Charts & graphs
Reports & briefings
Massachusetts has an incarceration rate of
275 per 100,000 people (including prisons, jails, immigration detention, and juvenile justice facilities), meaning that it locks up a higher percentage of its people than almost any democratic country on earth. Read on to learn more about who is incarcerated in Massachusetts and why. 16,000 people from Massachusetts are behind bars
Additionally, the number of people impacted by
county and city jails in Massachusetts is much larger than the graph above would suggest, because people cycle through local jails relatively quickly. Each year, at least 70,000 different people are booked into local jails in Massachusetts. Rates of imprisonment have grown dramatically in the last 40 years
Also see these Massachusetts graphs:
Today, Massachusetts’s incarceration rates stand out internationally
In the U.S., incarceration extends beyond prisons and local jails to include other systems of confinement. The U.S. and state incarceration rates in this graph include people held by these other parts of the justice system, so they may be slightly higher than the commonly reported incarceration rates that only include prisons and jails. Details on the data are available in
. We also have a version of this graph focusing on the States of Incarceration: The Global Context incarceration of women.
People of color are overrepresented in prisons and jails
Massachusetts's criminal justice system is more than just its prisons and jails
detailed data on incarceration and supervision numbers and rates by state. Reports and briefings about Massachusetts's criminal legal system:
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Jails & bail
Parole and probation
Women, gender, & families
People on parole in Massachusetts
can be sent back to prison for "associating" with anyone who has a felony or misdemeanor conviction — even loved ones who are trying to support them The parole board in Massachusetts is releasing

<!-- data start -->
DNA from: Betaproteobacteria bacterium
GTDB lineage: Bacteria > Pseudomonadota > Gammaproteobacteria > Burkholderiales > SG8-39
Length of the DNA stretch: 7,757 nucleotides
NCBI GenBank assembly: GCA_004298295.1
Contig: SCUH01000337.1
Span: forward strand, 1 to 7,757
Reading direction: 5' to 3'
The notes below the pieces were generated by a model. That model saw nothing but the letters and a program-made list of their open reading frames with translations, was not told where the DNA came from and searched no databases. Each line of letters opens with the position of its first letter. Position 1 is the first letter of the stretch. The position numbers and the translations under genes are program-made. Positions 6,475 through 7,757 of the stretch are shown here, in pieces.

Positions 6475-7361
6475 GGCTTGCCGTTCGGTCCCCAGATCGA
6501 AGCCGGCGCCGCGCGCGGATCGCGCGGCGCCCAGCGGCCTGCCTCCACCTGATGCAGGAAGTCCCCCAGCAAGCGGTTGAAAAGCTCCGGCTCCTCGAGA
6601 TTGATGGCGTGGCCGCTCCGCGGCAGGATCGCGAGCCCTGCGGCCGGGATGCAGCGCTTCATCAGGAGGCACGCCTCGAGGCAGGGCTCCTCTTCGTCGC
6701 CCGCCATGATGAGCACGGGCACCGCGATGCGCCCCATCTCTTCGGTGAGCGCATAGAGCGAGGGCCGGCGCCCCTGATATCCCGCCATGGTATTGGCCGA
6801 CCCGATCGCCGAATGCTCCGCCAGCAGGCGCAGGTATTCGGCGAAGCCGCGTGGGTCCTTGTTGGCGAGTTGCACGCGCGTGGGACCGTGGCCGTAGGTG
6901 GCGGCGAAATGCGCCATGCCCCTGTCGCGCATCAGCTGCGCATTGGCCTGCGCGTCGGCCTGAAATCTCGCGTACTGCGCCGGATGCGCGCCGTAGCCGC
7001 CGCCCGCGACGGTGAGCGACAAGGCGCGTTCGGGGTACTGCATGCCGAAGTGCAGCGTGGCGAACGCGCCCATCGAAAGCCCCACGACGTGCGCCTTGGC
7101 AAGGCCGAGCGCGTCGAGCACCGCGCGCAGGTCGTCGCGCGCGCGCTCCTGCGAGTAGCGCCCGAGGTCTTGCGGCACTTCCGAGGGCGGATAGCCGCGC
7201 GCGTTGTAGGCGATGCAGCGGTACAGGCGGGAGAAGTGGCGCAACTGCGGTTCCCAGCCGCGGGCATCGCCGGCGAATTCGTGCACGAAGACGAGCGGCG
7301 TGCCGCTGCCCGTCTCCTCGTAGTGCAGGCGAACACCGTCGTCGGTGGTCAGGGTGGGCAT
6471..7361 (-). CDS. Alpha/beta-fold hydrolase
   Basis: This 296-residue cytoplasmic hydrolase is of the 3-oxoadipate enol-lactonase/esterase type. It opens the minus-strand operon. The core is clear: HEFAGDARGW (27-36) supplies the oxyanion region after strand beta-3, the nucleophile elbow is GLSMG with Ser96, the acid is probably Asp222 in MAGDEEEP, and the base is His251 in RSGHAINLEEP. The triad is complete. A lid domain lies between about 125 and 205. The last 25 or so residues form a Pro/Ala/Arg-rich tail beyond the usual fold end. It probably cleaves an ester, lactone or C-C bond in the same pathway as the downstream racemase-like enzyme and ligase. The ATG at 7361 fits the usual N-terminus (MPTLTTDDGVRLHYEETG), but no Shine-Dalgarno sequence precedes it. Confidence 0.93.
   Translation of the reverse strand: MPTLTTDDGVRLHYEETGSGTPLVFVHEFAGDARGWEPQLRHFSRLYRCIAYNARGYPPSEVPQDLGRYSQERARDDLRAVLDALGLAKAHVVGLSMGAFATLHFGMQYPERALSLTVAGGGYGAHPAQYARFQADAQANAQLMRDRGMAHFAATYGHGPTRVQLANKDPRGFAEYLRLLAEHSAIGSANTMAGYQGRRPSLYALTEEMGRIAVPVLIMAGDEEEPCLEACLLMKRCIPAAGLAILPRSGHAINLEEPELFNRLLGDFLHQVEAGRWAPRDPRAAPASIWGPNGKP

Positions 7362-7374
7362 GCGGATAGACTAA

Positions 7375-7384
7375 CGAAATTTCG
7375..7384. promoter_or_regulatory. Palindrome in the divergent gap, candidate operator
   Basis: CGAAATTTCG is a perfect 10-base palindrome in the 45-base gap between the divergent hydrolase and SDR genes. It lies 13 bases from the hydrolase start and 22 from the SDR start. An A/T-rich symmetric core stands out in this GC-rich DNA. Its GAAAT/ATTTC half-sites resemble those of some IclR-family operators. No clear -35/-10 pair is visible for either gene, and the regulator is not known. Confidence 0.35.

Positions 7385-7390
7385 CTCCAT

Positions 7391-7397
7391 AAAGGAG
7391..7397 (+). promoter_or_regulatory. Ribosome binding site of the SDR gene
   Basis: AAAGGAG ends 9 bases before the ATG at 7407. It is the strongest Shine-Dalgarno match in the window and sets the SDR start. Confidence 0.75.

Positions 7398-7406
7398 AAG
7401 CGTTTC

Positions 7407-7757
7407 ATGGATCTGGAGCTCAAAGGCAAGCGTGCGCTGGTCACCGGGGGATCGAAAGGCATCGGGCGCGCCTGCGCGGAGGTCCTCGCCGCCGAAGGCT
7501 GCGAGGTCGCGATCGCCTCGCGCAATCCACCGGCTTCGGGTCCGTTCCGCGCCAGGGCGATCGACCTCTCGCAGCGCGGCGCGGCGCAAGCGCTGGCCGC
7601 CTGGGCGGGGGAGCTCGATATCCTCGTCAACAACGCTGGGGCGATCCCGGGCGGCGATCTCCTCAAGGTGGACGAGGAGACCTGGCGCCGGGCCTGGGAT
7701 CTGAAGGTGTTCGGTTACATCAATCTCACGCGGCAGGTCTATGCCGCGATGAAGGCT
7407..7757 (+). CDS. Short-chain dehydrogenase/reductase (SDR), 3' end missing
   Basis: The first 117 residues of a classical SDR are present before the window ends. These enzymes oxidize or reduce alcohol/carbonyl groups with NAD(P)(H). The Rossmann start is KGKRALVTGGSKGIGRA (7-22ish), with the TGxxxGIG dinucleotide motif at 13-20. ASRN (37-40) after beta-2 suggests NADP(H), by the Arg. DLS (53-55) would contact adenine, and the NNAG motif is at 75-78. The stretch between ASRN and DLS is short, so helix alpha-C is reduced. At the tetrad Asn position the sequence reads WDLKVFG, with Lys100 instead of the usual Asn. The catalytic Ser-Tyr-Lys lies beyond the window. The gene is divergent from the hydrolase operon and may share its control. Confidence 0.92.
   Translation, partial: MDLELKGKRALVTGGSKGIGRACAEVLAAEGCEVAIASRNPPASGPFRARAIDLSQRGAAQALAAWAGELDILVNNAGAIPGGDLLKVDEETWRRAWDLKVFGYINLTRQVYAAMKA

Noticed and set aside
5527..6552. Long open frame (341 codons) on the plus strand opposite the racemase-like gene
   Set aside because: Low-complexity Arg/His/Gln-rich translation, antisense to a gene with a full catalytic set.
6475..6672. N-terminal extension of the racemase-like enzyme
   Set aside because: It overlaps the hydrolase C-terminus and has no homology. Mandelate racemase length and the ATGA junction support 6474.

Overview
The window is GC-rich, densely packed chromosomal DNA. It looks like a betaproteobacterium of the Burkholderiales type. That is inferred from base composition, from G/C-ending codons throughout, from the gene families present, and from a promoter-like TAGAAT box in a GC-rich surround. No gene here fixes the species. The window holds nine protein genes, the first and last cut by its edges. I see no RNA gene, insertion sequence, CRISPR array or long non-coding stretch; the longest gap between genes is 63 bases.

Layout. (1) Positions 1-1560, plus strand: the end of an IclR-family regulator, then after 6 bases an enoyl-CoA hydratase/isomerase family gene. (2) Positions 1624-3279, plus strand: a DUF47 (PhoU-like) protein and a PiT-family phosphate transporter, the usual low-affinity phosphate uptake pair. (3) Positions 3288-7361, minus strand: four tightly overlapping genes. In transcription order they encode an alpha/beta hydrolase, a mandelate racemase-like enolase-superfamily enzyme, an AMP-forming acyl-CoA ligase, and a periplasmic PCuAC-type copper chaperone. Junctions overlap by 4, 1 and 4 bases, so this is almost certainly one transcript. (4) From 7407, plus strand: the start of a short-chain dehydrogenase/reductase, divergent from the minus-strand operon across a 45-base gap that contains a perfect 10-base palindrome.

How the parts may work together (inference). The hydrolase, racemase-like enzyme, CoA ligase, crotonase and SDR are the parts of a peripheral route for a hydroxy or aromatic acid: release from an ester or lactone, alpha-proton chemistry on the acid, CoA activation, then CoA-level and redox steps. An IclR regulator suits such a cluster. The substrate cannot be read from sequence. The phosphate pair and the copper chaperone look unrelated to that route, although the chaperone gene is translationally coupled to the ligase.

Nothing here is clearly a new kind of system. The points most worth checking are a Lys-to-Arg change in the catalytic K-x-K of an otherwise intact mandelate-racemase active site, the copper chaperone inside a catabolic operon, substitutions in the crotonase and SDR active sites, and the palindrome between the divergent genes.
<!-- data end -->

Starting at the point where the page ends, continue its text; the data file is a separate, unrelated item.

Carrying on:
43% fewer people and holding 47% fewer hearings since the pandemic started Black people in Massachusetts are incarcerated at a rate
7.3 times higher than white people. Massachusetts's choice to criminalize "failure to appear"
may be hurting public safety The cost of incarcerating older people is incredibly high, and their risk of reincarceration is incredibly low, yet
19% of people in Massachusetts prisons are over the age of 55. This is the highest rate in the nation! Why is the state keeping so many older people locked up? Prisons in Northeastern states, like Massachusetts, have seen
the greatest increase in deaths during heatwaves. Massachusetts
makes it difficult or even risky for incarcerated journalists to tell their stories. Massachusetts is one of 20 states that locks up some people convicted of sex offenses in
shadowy "civil commitment" facilities, long after their sentences are over — and often indefinitely In Massachusetts,
16,000 people are incarcerated and another 39,400 are on probation or parole. Massachusetts
charges up to 25¢ for an e-message to or from prison.
Massachusetts passed a caregiver mitigation and diversion law requiring judges to consider a person's status as a primary caregiver before imposing a sentence and offer alternatives to incarceration when possible. Jails in Massachusetts charge
up to $3.15 for a 15-minute phone call, reaping profits for companies, while prisons charge up to $1.95 for a 15-minute phone call. Some Massachusetts prisons are
replacing incarcerated people's personal mail with scans, stifling family contact Massachusetts prisons release about
2,362 people every year Massachusetts
has granted zero commutations to incarcerated people in recent years, including during COVID-19 In some Massachusetts prisons, incarcerated people are
forced to drink and breathe contaminants Massachusetts
suspended its $3 medical copay for people in prison at the start of the pandemic. It should eliminate this fee permanently. If a person in Massachusetts prisons has